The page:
Frequently I find myself caring for the house of another while they are off on adventures far away. Sometimes I merely visit their house to affirm that it has not been abandoned to the elements, assuring that the owner will come back to care for the house. Sometimes I masquerade as the resident, filling food bowls, washing dishes, sleeping in beds, all to keep the appearance for others that the party has not died, and there really is nothing to see in this boring house.
But no matter how much contact I have with the houses in my care, they all whisper secrets.
Houses, when their true owners are away, reveal the casual secrets everyone entrusts to their home. Whether it’s the bedroom curtains telling how dark the owners need the room in order to sleep, or the hidden corners revealing the frequency of hands-and-knee scrubbing, the house shares these secrets while the owners gallivant across the country.
Some secrets reveal more of the heart of the owners, and those are the secrets that astound me. We work so hard to keep secrets from each other, but our houses give our secrets away so easily when we let others in. To be entrusted with a secret intentionally is an honor; to obtain the secret inadvertently is disconcerting.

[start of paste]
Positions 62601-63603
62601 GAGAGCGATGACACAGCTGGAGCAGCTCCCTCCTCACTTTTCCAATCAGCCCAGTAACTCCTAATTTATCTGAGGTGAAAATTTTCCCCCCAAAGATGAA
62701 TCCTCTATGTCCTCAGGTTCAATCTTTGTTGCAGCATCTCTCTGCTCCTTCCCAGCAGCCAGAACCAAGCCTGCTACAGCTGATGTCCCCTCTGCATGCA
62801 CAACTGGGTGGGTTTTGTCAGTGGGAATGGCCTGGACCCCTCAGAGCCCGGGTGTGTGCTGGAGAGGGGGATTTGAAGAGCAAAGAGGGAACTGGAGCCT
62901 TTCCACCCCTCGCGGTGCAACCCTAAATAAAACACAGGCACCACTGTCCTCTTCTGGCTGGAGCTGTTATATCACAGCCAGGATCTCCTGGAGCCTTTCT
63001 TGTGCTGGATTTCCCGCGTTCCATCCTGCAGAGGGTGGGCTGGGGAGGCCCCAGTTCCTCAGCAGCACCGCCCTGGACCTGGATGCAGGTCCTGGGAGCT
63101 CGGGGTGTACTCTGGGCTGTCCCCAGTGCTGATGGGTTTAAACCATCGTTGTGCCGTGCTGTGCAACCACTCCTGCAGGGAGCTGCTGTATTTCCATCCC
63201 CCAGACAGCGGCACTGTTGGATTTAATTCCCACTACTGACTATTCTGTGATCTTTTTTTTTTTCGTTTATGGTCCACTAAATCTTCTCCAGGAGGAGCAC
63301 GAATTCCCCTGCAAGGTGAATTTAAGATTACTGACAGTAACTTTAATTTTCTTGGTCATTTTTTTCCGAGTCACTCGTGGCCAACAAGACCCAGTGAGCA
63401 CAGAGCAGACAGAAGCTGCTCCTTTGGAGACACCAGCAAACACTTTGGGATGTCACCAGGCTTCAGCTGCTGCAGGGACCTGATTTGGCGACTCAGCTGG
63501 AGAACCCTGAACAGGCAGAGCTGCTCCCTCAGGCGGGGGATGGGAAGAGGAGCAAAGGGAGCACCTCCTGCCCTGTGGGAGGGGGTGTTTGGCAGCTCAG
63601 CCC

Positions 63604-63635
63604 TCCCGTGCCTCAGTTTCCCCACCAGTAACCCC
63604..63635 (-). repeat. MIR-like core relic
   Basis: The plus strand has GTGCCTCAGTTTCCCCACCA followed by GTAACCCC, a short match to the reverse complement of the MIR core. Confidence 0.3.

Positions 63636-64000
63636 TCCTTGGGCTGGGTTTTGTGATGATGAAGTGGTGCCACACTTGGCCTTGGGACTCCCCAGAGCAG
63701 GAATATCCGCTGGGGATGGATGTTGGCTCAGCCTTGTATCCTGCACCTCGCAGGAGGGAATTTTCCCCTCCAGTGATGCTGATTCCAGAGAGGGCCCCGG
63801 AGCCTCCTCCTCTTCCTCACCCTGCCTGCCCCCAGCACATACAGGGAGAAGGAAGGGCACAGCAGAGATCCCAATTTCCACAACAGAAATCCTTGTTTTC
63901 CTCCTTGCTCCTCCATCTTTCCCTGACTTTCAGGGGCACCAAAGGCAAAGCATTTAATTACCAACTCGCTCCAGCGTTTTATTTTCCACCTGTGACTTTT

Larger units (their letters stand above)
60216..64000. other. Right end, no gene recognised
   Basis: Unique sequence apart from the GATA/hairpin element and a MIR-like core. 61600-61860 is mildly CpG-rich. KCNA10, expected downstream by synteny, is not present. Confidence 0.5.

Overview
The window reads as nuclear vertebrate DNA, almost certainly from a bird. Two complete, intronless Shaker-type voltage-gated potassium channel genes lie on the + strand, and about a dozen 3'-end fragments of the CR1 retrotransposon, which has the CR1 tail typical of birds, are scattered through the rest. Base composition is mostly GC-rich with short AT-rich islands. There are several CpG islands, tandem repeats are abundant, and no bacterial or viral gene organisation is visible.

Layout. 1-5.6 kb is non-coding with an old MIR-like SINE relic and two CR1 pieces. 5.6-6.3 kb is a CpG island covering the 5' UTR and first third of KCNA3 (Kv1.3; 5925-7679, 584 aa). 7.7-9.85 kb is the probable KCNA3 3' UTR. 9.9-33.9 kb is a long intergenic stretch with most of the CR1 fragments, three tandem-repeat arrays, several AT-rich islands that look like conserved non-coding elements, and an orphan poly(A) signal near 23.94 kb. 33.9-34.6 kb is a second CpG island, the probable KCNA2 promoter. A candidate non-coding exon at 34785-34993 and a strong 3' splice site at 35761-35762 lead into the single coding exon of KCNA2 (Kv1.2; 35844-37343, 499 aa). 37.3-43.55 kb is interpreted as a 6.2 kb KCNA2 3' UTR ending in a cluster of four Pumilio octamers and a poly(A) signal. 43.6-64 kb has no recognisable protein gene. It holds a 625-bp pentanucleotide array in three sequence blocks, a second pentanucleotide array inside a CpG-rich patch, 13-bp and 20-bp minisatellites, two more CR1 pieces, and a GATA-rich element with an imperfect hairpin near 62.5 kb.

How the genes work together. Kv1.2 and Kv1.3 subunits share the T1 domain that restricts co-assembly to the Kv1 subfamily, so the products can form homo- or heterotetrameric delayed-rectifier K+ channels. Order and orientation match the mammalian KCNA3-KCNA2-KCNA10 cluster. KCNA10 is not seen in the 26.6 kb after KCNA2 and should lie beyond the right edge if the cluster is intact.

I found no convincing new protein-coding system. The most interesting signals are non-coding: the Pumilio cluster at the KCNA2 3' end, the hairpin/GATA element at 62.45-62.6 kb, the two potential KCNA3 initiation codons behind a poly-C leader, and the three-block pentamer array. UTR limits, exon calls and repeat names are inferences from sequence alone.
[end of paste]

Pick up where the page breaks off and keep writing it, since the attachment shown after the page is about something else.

These secrets are not life-altering, you-killed-the-next-door-neighbor types of secrets; they are everyday, casual kind of secrets. They are secrets that you don’t realize you want kept secret until other people know about them. Most of the time, when other people are in your house, so are you, and your presence keeps the house from highlighting the secrets lying around. Letting another person into your house without your presence keeping the house silent opens the door for potentially unintended connections.
Watching someone else’s house, or entrusting your house to another, can reveal reality in a different light. And that can be a very helpful insight into your quirks and oddities. Much like David Sedaris’ “Nuit of the Living Dead”, the experience of trading house secrets allows you to see through another’s eyes in a way that is difficult to achieve through other methods. If you ever get the chance, take it and be open to the view from a different seat.